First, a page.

[Chimera-users] Aligning a protein into a membrane

Francesco Pietra chiendarret at yahoo.com
Thu Nov 22 09:22:48 PST 2007

--- Elaine Meng <meng at cgl.ucsf.edu> wrote:

> On Nov 22, 2007, at 3:08 AM, Francesco Pietra wrote:
> > I tried a lot of different combinations, without picking the right  
> > one, in
> > order to remove water from only the zone from where POPC molecules are  
> > removed.
> > I changed selections in Taskbar .. Select ... Zone, as if they were  
> > reflected
> > to  the command-line command or not. In all cases, it was only the  
> > command
> > command-line command
> >
> > select #0 & #1 z<1.5
> >
> > that worked. Of course, select solvent .. delete did not work, all WAT  
> > residues
> > were removed. That is, I don't understand is how "select" of command  
> > "select #0
> > & #1 z<1.5" operates, i.e. why it only recognizes POP residues and not  
> > WAT
> > residues in the membrane pdb. I tried to remove TER records, and even  
> > renaming
> > WAT: in any case, only POPC were removed.
> >
> Hi Francesco,
> The example command above means: select atoms that are (1) in model 0  
> AND (2) that are in residues with any atom within 1.5 angstroms of  
> model 1. Perhaps your POPC molecules are in model 0 and your water  
> molecules are not.

As I wrote, the plugin furnishes the membrane with the lipid molecules hydrated
at the polar head. The pdb (all atoms ATOM) is a series of POPC residues
alternated with series of WAT residues (as I renamed them, because they call
them TIP3). I even exchanged the names, calling POP the water residues and WAT
the lipid residues: still the water in the area freed from the lipid. This is
why I asked what is "select" addressing.

>Hopefully your protein is model 1.

Absolutely it is.

> You could try  
> ":wat" instead of "#0" but I recommend spending a little time to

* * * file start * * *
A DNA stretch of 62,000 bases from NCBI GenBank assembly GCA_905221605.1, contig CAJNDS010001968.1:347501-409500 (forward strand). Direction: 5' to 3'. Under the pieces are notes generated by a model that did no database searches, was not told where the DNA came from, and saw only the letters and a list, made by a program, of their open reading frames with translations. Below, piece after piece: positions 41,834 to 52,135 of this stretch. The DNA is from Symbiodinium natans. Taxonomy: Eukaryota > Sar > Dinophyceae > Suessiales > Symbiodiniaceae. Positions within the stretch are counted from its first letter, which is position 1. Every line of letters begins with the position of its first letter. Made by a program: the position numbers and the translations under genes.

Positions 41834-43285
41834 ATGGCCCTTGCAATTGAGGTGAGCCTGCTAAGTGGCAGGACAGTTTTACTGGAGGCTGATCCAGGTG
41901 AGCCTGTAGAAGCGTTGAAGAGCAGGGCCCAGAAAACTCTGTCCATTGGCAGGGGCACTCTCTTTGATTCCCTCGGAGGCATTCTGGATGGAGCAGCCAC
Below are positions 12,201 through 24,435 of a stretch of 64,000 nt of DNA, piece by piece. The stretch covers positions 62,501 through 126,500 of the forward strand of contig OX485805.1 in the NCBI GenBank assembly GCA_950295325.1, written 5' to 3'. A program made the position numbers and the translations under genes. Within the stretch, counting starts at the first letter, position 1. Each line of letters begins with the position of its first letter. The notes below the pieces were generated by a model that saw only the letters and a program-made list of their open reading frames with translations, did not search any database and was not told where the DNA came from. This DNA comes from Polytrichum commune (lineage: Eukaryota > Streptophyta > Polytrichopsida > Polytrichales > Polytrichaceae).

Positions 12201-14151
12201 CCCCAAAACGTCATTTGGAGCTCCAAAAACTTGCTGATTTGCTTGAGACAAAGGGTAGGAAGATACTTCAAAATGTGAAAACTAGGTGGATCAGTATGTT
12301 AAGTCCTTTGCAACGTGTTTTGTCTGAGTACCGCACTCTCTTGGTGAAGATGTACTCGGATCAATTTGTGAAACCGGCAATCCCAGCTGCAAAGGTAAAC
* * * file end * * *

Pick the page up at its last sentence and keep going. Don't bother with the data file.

> understand command-line atom specification, which will allow to you  
> generalize to your different situations.  There are some examples on  
> the second page of the PDF "quick reference"
> http://www.cgl.ucsf.edu/chimera/docs/UsersGuide/quickref.pdf
> and this is the User's Guide page (see especially the parts about zones  
> and combinations):
> http://www.cgl.ucsf.edu/chimera/docs/UsersGuide/midas/ 
> frameatom_spec.html

I'll try also all that. I am replying just to assure you that - although naive
and primitive - before asking for help I am reflecting.

> > All atoms, for both POPC molecules and water molecules, are called  
> > ATOM. This
> > was done by the plugin. (if this matters).
> > Thanks
> > francesco
> I am not sure what you mean by "plugin" (VMD plugin?)

Yes, VMD, the only one I am aware of.

> but I believe  
> they are supposed to be HETATM in the file written out by Chimera.

Yes, they are renamed HETATM by Chimera.
> Maybe they are only HETATM when combined with the protein in a single  
> file.  Either way, it may still be necessary for you to edit the file  
> depending on what AMBER needs, sorry.

Having to use more than one "house" in this case, I am becoming more patient
than usual. Luckily, it is easy to write Python scripts for modifying the
files. I came to Python just for that and it was an extraordinary encounter.


> Best,
> Elaine
> -----
> Elaine C. Meng, Ph.D.                          meng at cgl.ucsf.edu
> UCSF Computer Graphics Lab and Babbitt Lab
> Department of Pharmaceutical Chemistry
> University of California, San Francisco
>                       http://www.cgl.ucsf.edu/home/meng/index.html

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